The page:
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AboutTricia Thompson, MS, RD is a nutrition consultant, author and speaker specializing in celiac disease and the gluten-free diet. She is the author of The Gluten-Free Nutrition Guide and has a MS degree in nutrition from Tufts University in Boston, Massachusetts and a BA degree in English Literature from Middlebury College in Vermont.
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Google the term "leaky gut" and many websites containing an abundance of information come up.
To help separate the accurate from the not so accurate information, Daniel Leffler, MD, MA, Director of Clinical Research at The Celiac Center at Beth Israel Deaconess Medical Center in Boston graciously agreed to answer some questions.
What exactly is meant by the term "leaky gut?"
The cells lining the intestine are linked together by a complex of proteins known as "tight junctions." These exist throughout the entire intestinal tract but cells are bound more tightly together in some areas.
These barriers are important ways that your body regulates what comes in and out of the intestinal lining. It has been suggested that if these tight junctions are not working well, proteins and even microorganisms might be able to get into the body past the intestinal lining causing disease or symptoms. This is what is referred to as "leaky gut" or increased intestinal permeability.
What causes leaky gut?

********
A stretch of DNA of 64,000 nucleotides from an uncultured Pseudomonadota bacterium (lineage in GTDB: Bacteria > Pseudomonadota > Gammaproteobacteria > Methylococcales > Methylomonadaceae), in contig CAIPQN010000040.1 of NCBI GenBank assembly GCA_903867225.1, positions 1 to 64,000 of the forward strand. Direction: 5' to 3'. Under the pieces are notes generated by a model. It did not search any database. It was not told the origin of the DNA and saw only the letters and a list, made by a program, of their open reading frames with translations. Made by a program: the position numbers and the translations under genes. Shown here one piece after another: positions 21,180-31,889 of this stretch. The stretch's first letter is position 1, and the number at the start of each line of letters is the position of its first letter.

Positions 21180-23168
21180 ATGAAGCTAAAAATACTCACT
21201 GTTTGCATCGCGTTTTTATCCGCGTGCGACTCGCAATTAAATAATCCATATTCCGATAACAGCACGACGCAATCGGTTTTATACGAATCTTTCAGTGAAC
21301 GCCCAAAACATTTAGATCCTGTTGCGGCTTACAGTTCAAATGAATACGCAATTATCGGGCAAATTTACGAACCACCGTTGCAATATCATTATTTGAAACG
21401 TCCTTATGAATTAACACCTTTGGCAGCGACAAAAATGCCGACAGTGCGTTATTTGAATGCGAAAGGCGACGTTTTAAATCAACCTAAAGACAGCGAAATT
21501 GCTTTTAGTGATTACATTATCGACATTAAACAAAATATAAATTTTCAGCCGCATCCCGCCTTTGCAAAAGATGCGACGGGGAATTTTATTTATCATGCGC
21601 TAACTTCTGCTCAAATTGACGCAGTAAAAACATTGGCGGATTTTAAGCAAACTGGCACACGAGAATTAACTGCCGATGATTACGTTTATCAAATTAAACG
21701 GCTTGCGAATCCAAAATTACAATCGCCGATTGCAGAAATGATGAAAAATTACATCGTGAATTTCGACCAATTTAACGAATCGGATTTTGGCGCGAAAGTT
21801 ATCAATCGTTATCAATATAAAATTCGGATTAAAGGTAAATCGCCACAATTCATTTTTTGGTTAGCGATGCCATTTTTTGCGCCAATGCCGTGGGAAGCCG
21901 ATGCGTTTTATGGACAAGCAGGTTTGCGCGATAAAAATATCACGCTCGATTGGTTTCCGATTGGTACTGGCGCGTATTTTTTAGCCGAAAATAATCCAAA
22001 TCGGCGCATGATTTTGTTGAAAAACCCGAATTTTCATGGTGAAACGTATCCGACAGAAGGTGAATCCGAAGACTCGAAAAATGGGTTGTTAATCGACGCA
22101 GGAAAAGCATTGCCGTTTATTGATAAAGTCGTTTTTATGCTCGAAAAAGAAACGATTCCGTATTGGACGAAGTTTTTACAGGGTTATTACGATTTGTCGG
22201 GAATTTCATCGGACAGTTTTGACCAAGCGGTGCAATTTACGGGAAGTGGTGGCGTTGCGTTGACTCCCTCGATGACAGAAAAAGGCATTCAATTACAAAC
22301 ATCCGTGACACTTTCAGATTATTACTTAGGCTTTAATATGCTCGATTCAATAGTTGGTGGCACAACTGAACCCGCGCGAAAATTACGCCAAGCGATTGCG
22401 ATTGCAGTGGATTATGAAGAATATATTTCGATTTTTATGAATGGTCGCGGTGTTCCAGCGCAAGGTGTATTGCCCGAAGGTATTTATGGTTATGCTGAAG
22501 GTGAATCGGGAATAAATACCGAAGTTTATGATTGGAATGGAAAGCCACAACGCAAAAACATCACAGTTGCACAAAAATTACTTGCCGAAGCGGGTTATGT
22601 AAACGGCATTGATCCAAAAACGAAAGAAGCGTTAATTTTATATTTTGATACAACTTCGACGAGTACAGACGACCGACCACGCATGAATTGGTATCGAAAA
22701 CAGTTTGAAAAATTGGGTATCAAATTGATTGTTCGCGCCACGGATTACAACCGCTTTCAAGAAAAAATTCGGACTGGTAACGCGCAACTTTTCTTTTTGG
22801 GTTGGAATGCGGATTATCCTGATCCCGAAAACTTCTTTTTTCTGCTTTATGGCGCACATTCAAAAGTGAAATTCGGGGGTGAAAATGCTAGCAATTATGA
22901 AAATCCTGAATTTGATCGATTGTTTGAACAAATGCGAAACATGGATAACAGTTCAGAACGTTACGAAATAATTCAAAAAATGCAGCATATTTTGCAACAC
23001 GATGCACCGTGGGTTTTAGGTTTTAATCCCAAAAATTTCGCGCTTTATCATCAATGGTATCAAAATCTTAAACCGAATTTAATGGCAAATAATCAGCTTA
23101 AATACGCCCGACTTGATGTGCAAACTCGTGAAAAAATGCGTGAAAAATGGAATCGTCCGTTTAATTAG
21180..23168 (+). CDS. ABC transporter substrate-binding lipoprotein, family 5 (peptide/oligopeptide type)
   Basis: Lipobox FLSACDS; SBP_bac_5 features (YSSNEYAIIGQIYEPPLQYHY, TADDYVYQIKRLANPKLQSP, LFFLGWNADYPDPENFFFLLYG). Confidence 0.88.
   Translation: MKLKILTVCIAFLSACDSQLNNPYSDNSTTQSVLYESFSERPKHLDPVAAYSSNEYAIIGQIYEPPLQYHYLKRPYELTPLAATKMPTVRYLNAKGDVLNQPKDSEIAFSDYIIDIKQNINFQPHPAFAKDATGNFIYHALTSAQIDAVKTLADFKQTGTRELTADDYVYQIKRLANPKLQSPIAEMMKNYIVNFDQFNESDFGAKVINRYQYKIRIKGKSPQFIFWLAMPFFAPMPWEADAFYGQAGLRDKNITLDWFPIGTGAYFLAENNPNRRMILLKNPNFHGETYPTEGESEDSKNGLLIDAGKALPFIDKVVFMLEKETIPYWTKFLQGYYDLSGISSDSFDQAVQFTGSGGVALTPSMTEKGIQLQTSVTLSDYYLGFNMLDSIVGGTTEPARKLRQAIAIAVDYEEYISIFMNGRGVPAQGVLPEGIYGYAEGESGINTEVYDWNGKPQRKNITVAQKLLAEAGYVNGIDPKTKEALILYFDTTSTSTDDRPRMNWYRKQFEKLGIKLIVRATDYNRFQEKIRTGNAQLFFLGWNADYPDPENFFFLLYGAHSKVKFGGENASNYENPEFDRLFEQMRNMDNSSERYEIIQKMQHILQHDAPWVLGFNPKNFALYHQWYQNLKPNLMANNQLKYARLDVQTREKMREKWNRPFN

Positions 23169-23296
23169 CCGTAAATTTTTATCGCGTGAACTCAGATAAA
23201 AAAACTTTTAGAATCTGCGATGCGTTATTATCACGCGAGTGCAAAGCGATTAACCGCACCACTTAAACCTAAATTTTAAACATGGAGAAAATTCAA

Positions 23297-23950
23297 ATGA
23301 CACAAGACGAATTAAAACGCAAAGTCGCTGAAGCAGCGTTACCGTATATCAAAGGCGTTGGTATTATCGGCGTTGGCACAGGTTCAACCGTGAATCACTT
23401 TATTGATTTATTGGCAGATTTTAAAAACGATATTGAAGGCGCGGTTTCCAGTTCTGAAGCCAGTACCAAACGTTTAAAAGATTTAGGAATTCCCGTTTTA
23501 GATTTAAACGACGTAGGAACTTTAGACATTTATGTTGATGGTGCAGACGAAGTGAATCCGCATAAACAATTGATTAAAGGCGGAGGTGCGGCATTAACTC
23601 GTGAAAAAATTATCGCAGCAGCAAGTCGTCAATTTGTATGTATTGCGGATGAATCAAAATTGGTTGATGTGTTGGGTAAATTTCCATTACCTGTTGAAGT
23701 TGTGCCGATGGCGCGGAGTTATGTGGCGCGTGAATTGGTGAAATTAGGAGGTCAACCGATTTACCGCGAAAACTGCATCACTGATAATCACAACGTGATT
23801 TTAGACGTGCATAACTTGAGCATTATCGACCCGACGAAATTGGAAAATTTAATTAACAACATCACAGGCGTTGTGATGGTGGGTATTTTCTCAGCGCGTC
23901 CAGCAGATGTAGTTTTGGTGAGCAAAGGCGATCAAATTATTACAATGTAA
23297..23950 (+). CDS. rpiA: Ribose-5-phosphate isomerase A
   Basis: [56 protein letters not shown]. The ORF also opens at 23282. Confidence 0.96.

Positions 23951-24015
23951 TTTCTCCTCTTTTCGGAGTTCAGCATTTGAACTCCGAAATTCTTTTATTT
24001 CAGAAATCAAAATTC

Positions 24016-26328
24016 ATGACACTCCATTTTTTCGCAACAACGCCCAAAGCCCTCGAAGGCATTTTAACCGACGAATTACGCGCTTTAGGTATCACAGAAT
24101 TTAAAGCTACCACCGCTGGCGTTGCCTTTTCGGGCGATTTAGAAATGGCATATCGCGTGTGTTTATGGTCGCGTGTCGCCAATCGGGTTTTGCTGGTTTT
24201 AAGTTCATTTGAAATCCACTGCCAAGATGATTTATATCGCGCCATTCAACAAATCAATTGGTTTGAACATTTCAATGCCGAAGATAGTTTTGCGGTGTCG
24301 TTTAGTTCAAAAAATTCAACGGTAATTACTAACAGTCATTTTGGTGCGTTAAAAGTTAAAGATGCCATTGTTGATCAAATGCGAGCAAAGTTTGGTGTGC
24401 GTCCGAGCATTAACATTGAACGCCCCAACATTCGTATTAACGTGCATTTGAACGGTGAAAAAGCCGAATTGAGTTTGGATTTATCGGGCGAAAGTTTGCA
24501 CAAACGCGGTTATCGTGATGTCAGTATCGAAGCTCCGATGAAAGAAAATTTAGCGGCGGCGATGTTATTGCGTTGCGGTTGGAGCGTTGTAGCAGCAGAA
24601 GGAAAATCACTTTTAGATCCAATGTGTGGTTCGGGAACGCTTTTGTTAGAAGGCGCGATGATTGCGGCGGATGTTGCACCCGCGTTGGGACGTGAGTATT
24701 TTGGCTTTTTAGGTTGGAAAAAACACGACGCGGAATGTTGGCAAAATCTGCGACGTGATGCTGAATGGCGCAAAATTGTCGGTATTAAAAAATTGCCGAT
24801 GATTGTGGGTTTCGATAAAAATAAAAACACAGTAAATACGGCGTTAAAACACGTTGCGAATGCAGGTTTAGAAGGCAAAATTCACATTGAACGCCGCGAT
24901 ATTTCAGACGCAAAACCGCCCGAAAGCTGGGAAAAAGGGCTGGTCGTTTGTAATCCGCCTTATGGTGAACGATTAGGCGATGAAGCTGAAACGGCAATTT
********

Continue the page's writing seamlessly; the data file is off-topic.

Many things have been shown to weaken tight junctions including gastrointestinal infections, medications such as aspirin or ibuprofen, systemic illnesses such as liver disease, pancreatitis or severe infections, and of course gastrointestinal inflammatory disorders such as inflammatory bowel disease, celiac disease and some types of irritable bowel syndrome.
What diagnostic tests are available for leaky gut?
Currently there are no clinically available proven tests for leaky gut. Testing is sometimes done as part of research studies, but there is currently no good evidence that testing clinically is reliable or helpful.
What is the treatment of leaky gut?
There is no specific treatment for leaky gut other than when possible removing the underlying cause of the dysfunction. Medications are being tested that may help tight junction function.
However, it is important to remember that it is not at all clear whether leaky gut is a cause of illness, a complication of illness or a just a result of illness. For example in celiac disease, we do not know whether a problem with tight junctions leads to the development of celiac disease and possibly other autoimmune disorders (cause of illness), occurs ... Continue
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